Self-administration of agonists selective for dopamine D2, D3, and D4 receptors by rhesus monkeys

Mikhail N. Koffarnus, Gregory T. Collins, Kenner C. Rice, Jianyong Chen, James H. Woods, Gail Winger

Research output: Contribution to journalArticlepeer-review

12 Scopus citations


Dopamine receptor mechanisms are believed to play a role in the reinforcing effects of cocaine and other drugs of abuse. The lack of receptor-selective agonists has made it difficult to determine the role of the individual dopamine receptors in mediating these reinforcing effects. In this study, rhesus monkeys with a history of intravenous cocaine self-administration were tested for the reinforcing effects of several D3-preferring agonists, a D 2-preferring agonist, and a D4 agonist. The D 2-preferring agonist did not maintain responding in any monkeys, and the D4 agonist was self-administered at low rates, just above those maintained by saline, in one monkey. The D3-preferring agonists were self-administered by approximately half of the animals, although at lower rates than cocaine. These results indicate that the apparent limited reinforcing effectiveness of D2-like agonists requires activity at D3 receptors. Previous data from this laboratory and others also suggest that these drugs may not serve as reinforcers directly; the behavior may be maintained by response-contingent delivery of stimuli previously paired with cocaine. The ability of drug-related stimuli to maintain responding apparently differs among monkeys and other organisms, and may be related to individual differences in drug-taking behavior in humans.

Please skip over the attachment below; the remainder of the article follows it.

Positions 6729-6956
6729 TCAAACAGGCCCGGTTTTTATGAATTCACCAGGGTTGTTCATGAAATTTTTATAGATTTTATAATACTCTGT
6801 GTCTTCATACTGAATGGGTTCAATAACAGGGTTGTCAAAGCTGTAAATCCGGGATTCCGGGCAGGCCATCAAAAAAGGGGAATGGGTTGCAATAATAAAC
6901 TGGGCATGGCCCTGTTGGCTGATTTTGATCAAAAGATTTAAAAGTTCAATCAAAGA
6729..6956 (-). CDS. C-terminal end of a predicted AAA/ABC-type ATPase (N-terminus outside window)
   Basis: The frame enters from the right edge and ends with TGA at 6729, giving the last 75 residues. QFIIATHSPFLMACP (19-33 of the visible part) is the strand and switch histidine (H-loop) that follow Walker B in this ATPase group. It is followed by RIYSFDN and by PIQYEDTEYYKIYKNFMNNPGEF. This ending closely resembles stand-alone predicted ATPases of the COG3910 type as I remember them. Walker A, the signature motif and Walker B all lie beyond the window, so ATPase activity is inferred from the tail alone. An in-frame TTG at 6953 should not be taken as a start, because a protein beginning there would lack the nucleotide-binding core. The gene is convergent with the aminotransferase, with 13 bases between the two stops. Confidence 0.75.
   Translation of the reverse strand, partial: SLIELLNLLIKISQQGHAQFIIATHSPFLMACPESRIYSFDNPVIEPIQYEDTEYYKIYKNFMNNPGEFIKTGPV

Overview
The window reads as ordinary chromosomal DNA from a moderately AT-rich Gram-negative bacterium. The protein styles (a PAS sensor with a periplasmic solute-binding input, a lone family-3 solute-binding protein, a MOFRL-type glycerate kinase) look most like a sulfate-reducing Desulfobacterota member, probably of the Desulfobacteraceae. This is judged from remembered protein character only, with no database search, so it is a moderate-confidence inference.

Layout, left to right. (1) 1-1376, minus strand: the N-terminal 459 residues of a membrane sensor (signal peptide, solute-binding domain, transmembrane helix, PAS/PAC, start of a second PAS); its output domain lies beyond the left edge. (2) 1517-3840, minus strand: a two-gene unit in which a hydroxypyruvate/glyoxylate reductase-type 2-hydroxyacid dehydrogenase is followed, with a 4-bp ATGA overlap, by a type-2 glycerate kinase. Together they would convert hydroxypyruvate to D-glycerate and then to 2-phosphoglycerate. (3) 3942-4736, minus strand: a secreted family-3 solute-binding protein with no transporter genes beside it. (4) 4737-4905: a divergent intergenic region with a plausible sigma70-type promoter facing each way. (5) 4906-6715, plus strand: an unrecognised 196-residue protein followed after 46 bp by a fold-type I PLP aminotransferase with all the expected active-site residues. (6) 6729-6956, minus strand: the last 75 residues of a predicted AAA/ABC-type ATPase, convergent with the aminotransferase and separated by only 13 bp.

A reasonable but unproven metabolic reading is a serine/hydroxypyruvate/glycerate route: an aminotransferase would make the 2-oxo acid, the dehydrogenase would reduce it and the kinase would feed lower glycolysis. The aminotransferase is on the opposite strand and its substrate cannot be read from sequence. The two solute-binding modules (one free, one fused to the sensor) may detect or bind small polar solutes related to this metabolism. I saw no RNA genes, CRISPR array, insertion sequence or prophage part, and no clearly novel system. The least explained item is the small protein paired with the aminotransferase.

Original languageEnglish
Pages (from-to)331-338
Number of pages8
JournalBehavioural Pharmacology
Issue number4
StatePublished - Aug 2012


  • D-like agonists
  • reinforcing effects
  • rhesus monkey
  • self-administration

ASJC Scopus subject areas

  • Pharmacology
  • Psychiatry and Mental health


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